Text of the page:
Consider the following true story. On December 4th, 2014, Cheryl Shapiro was shopping in the national American retailer Walgreens, when she noticed, much to her horror, a swastika patterned onto a roll of blue and silver Hallmark wrapping paper.
In truth the pattern was much closer to an elaboration of the decorative device known as the “Complex Greek Meander.” In fact, if anything, this elaboration only further obscured the integrated element one might identify as a swastika.
Shapiro, on the other hand, told ABC news she was “[blown] away.” According to the Los Angeles Daily News she immediately called her Rabbi. “I want it out of the store, but I wanted this to go national. I want this out of the stores nationally,” Shapiro told reporters. She was confident the design was an “intentional” reference to Nazi Germany.
Yet one searches the hundreds of comments in the comment section on the ABC website that reported the story for a single person that agrees the shape appearing in the wrapping paper was a swastika. Even The Times of Israel, who picked up the story, closed the article with the wry line “Shapiro is expected to fully recover from the ordeal.” The article itself was sectioned under a headline that said “Do Nazi it” which read aloud also says “do not see it.”
Indeed the tone and language of the article implied a broad knowledge in the Jewish or Israeli community of certain overly sensitive or “trigger happy” Jews. Yet here it was implied as merely an amusing, perhaps even useful feature of Jews, as opposed to problematic behavior in need of correction. Better over-sensitive, than under-sensitive. This is actually in some ways imitable.
Doubtlessly the careful product managers at Walgreens and Hallmark, whose livelihoods hinge primarily on making good inventory decisions, were entirely unaware that the product could be interpreted as a swastika. In a “move possibly intended to head off negative press more than to concede that the design contained the Nazi symbol” as The Times of Israel speculated, both Walgreens and Hallmark quickly complied, recalling the product nationwide and apologizing profusely in the common pattern. Occurring during the holiday season, this doubtlessly cost the two companies unknown hundreds of thousands or even millions of dollars. This is particularly true when one calculates the potential damage to both companies’ images. 
The company clearly had no intention of displaying a swastika in their product. BUT intention is irrelevant. The woman had the right to decide what was offensive to her regardless of what the company intended. But, of course, this is only one such example of a phenomenon that repeats itself on a second by second basis throughout the West.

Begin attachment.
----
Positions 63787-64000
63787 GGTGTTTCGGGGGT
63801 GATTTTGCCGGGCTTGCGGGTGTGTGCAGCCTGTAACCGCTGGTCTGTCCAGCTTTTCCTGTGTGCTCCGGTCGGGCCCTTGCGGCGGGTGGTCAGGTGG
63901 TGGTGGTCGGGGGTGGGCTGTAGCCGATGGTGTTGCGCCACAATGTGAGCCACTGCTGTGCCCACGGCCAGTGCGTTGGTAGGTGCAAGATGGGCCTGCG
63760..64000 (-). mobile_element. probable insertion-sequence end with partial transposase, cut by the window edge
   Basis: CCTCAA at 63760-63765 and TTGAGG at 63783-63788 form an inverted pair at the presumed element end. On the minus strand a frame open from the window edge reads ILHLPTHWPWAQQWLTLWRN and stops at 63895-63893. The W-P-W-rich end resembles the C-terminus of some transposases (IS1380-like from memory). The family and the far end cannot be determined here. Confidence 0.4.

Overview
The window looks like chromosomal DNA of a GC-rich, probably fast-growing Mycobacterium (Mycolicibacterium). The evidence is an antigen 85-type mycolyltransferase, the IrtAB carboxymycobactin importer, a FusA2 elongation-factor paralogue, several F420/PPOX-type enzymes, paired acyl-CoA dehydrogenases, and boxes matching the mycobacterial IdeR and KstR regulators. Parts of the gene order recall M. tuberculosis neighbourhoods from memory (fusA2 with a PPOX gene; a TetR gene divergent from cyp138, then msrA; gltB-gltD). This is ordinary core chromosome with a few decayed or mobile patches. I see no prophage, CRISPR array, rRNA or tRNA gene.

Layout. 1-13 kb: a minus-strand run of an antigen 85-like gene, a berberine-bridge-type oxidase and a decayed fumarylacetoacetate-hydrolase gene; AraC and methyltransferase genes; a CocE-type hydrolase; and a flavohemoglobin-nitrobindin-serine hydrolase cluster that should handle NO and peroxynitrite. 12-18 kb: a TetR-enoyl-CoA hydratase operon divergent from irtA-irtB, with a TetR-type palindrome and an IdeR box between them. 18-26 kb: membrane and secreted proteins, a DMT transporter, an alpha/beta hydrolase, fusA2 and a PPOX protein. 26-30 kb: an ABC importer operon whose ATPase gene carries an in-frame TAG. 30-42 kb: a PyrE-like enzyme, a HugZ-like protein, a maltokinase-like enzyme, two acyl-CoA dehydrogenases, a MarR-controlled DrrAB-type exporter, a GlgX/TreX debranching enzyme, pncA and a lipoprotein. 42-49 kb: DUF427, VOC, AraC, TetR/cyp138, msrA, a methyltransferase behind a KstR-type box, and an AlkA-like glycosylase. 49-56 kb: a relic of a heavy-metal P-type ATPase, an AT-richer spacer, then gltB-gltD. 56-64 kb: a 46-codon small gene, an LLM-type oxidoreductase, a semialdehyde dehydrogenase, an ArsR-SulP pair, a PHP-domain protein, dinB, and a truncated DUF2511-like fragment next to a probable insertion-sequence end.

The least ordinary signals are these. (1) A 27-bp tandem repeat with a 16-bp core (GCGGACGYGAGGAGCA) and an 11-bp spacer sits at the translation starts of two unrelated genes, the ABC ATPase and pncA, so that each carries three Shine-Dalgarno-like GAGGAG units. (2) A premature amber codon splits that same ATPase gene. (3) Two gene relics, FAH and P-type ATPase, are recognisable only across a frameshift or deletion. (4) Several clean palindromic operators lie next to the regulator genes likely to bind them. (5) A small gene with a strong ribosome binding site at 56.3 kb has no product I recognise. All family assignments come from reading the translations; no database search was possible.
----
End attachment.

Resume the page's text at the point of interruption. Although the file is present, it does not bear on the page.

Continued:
Aryans must forever be in constant fear of offending non-Whites or Jews, whether deliberately or unintentionally, or risk having their lives ruined. Here the criteria for offense is determined unilaterally by the Jew or non-White or by their champions among the Whites. Hence, likewise, we shall grant ourselves the same unilateral rights vis-à-vis non-Whites.
Here is a simple formula: That which offends is that which demoralizes and disempowers. Indeed, at root, one finds offensive that which is disempowering to him. Understanding this formula, naturally competing racial groups will find different if not opposite things offensive, thereby ultimately making a civilizational cohabitation impossible. They will also frequently react oppositely to a common stimuli, with one group becoming moralized while another group becomes demoralized. What follow are a few simple examples to make what should be an obvious point.
In the modern era, where a Jewish dominated media seeks to assure a general perspective in agreement with a liberal, Jewish consensus, we, nevertheless, find massively divided opinions between the races. Take the figure of President Donald Trump. According to polls conducted by The Associated Press-NORC Center for Public Affairs Research in 2018, 80% percent of American blacks considered him racist, while 75% of Hispanics. In contrast, less than 50% of Whites consider him racist. 
Here we start with a common leftist assumption: a sense by non-Whites that Trump is racist is tied directly to a sense that his presidency will also be harmful or unhelpful to their group interests. Even the deracinated White conservative concedes this while arguing their perception is based on false fears or a “wrong mindset.” Hence non-Whites were demoralized in overwhelming numbers by the election of Trump, while Whites relatively less so. Of course this is not the full picture.
The unprecedented, massive rallies leading up to Trump’s unlikely election, doubted by every mainstream media source and belied by every highly regarded polling agency, itself bears clear evidence to the fact that a significant portion of voting Whites were, indeed, moralized to some important extent by Trump’s campaign and election.
Similar disparities between White and non-White moralization appear when we see black and White reactions to events like the shooting death of African American Michael Brown. There it is clear that blacks became demoralized and angered at the prospect that White policeman Darren Wilson might not receive punishment (or adequate punishment) for shooting Brown. In fact some significant number of black Ferguson residents and out-of-town “protesters” would ostensibly conclude a series of frequently violent riots and protests spanning over a period of two years was their only path toward justice.
Yet according to a Rasmussen poll, black demoralization and an ostensible sense of black disempowerment because of the event was not shared by Whites. While 57% of blacks believed Darren Wilson should be found guilty of murder, only 17% of Whites shared this opinion. While these examples, which amount essentially to ethnic conflicts, are dramatic political examples, why should we doubt, for example, fictionalized or parabolic presentations of ethnic or racial conflicts, developed specifically to elicit emotions, would not engender similar feelings in viewers, even if relatively muted or only subliminally felt?
Or more generally, why wouldn’t we guess, for example, that the depiction of a non-White succeeding over a White in some fictionalized conflict, arbitrarily determined by some screenwriter, or even in an actual, fairly refereed sporting match, wouldn’t also be experienced as demoralizing to the White audience member, while moralizing to the non-White audience member at least on a subconscious or unadmitted level? After all, both the fictionalized parable and the sporting match certainly are developed and viewed in order to elicit emotional reactions.